Happiness is Castlegar
Located within the Selkirk Mountain Range at the confluence of the Kootenay and Columbia Rivers, is the City of Castlegar, the second largest city in the West Kootenays. Castlegar has a fascinating history, which includes the Doukhobors, who arrived in 1899 and were integral in the growth and development of the city. As you begin to approach the surrounding area, you will see signs with names such as Ooteschnia, Brilliant, Robson, Tarrys, Thrums, Glade and many more that were original settlements for the pioneering Doukhobors.
A peaceful, hard working people, the Doukhobors started the Doukhobor Trading Company within the first year of their arrival. In 1908 the first parcels of land were purchased at Waterloo, which was renamed “Brilliant” by Peter V. Verigin, leader of the Doukhobors. The site was directly across the Columbia River from where present day Castlegar is located. There was much growth between 1908 and 1913 with land holdings growing to over 14,000 acres and a population of over 5,000.
In 1910, a ferry service was implemented by the Doukhobors connecting Brilliant to Castlegar, and soon roads were developed at their own expense. It became apparent to Peter “Lordly” Verigin that getting across the Kootenay River using a different method than a ferry was needed to link Ooteschenia to Brilliant and the notion came to build a bridge.
The original bridge spanned 331’ in length with concrete towers at each end rising 48’ above the roadbed. Sitting on a platform of concrete approximately 12’ thick and 34’ wide the towers had a massive base. Four 2” diameter cables ran the length of the bridge on each side and passed over a saddle at the top of the towers for support.
The bridge officially opened in October 1913 at a cost of $60,000 paid by the Doukhobor community. After the fact, the BC government subsidized $20,000 leaving 2/3 of the construction costs to the Doukhobors. Despite hard times during this part of the century, the community enjoyed a time of prosperity.
The bridge operated until 1966 when a new bridge was constructed to serve the growing population of the nearby communities and the airport. The old bridge was now unused for many years and in 1970, it was discovered that the Department of Highways was going to demolish the historic bridge. The structure was saved when the historic value was proven with the government relenting, saving the bridge from certain demise.
In 1991, a Working Group was formed to explore the possibilities of restoring the bridge and in 1995, after much lobbying by certain members of the community it was declared a National Historic Site of Canada. The bridge restoration has now been completed, and it is a sight to see. Impressive doesn’t begin to describe the structure or the terrain and river it traverses. For more information regarding the Brilliant Bridge, go to brilliantbridge.ca or stop by the Visitor Information Centre at 1995 6th Ave, just one block off Columbia Ave.
While you are visiting Castlegar, a trip to the newly completed Millenium Ponds is simply a must. The city has worked hard at planning and developing the beautiful 23 acre Millenium Park with the natural swimming ponds located adjacent to the Columbia River. Great for all ages, from toddlers to seniors, the ponds attract both locals and visitors to the rivers edge. Varying depths of ponds are ringed with sandy beaches, and compliment many other recreational opportunities making Millenium Park a destination that should be on everyone’s travel plan.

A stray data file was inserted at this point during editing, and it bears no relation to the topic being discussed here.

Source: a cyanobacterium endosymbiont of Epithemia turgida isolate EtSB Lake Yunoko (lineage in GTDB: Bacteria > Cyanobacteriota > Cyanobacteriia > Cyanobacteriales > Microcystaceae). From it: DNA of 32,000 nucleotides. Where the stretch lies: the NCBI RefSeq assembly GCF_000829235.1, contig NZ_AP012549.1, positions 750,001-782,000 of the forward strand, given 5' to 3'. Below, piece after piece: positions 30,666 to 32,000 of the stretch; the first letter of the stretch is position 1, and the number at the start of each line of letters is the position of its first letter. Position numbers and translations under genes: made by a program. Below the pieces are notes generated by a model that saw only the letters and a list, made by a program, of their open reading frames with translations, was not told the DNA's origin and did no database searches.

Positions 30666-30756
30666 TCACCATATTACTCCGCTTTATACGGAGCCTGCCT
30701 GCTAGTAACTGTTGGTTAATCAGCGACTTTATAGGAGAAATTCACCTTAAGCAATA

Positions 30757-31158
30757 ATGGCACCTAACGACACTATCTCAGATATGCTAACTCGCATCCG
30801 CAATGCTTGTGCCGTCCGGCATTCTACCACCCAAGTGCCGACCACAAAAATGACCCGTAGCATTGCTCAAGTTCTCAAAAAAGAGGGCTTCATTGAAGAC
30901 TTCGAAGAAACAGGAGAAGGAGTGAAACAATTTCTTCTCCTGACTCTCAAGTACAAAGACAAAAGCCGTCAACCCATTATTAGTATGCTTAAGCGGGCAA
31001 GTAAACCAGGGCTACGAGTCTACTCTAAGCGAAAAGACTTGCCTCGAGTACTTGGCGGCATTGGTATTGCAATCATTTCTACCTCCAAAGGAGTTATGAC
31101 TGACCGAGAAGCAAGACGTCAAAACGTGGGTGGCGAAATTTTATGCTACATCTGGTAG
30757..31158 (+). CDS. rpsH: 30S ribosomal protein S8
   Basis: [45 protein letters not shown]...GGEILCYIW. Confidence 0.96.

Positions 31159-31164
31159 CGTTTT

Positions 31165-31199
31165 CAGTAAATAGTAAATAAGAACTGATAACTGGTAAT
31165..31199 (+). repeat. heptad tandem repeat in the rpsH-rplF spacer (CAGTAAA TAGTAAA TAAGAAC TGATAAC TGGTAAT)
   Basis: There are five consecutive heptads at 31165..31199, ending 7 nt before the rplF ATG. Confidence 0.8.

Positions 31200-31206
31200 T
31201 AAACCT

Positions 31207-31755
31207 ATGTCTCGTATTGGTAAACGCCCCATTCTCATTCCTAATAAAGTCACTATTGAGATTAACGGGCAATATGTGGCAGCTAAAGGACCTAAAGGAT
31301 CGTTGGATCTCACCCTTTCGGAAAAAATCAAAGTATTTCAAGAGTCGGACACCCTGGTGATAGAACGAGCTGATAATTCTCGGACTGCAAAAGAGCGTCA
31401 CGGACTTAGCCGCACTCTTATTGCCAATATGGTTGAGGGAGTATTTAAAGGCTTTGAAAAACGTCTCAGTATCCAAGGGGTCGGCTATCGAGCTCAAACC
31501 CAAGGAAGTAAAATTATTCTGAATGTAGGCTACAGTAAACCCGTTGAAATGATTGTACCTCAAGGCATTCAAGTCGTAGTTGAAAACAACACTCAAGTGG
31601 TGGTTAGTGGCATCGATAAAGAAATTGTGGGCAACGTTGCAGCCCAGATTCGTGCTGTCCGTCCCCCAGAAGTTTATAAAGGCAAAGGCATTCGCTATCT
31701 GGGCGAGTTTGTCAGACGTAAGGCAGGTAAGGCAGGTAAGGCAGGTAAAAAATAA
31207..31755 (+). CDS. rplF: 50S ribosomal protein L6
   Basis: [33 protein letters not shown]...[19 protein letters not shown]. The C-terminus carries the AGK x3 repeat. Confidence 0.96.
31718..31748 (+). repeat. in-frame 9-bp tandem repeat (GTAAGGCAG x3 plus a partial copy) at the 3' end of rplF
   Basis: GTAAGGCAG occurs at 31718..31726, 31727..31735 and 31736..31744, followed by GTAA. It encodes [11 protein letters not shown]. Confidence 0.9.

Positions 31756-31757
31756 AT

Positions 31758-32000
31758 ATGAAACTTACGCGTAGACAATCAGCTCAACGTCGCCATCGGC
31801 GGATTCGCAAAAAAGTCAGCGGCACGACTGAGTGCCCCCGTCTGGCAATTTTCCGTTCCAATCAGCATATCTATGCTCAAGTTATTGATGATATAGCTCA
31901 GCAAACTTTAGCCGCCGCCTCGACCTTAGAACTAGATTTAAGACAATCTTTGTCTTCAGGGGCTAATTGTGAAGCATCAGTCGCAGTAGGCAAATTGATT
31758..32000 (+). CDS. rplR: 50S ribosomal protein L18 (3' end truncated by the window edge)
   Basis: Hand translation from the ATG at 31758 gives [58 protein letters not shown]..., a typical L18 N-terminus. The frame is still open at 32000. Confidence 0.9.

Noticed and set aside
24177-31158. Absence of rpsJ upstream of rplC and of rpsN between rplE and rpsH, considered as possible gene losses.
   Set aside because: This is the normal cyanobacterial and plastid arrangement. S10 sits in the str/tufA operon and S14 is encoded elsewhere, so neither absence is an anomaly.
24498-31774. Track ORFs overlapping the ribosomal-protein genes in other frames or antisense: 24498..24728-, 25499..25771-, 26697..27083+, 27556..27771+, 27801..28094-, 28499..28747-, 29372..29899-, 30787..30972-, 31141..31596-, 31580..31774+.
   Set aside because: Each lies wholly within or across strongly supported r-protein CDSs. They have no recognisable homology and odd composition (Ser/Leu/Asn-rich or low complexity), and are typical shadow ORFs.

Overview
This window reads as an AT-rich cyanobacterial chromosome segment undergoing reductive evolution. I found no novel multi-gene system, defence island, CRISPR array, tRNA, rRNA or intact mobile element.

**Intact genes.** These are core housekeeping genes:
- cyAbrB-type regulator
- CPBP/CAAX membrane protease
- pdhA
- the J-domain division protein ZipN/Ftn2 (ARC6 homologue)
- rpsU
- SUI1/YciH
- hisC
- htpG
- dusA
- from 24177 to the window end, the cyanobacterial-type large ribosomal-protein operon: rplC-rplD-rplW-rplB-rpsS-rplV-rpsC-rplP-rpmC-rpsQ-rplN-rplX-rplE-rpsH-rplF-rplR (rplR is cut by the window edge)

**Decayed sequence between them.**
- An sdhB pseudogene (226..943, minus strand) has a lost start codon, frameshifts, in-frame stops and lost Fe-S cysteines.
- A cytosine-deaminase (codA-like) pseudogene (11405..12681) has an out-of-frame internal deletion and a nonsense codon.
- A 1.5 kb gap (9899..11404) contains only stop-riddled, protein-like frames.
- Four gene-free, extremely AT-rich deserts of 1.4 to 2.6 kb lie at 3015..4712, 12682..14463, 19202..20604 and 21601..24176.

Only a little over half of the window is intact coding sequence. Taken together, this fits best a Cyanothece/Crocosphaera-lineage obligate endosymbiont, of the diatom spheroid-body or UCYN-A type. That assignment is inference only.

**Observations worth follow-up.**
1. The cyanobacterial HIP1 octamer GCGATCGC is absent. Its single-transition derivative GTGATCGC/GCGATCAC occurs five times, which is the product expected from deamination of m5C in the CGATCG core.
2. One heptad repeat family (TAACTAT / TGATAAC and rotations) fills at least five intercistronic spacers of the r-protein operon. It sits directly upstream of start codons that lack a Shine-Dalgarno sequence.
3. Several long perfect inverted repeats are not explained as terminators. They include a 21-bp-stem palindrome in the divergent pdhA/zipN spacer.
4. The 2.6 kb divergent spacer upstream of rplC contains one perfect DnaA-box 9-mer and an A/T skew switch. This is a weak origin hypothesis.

Two full sized soccer pitches and the Rotary Green Gym are now in place with plans for a set of sand volleyball courts and an off leash pet area connected to the Millenium Walkway. The Millenium Walking trail is just one of the many community trail systems to enjoy and maps can be picked up at City Hall or visit Castlegar.ca/ parks to download one. While you’re here, don’t forget to check out the Sculpture Walk that showcases local artists and sculptors.
The Columbia & Western Rail Trail has many access points from Castlegar and is a popular trail system for both hikers and cyclists. Some of the trails connect with the Trans Canada Trail, so be sure to research your route before heading out. Visit trailsintime.org for more information.
A visit to the CPR Station Museum won’t disappoint as this is the location of the birth place of Castlegar. Located in a century old station house, there are artifacts and newspaper archives as well as an original caboose you can tour. The CPR Station Museum is in a park like setting within walking distance to downtown.
To learn more about the history of the Doukhobors, a trip to the Doukhobor Discovery Centre is a captivating experience. While you’re there, stop into Kootenay Gallery of Art and Gift Shop located right next to the centre. Regional artists sell and display their own works in the on site gift shop where you’re sure to find a treasured souvenir. For those who still like to stick to their exercise routine, the Castlegar and District Recreation Centre has an indoor pool with whirlpool, steam bath and weight room.
There are three ways to reach the City of Castlegar. You can come via the Crowsnest Hwy3, take Strawberry Pass over Hwy 3B through Rossland and Trail, or you can fly into West Kootenay Regional Airport. Whichever way you choose to get here offers scenic vistas and an unrushed feeling of freedom.
Make your next Destination, Castlegar! And Do it Outdoors.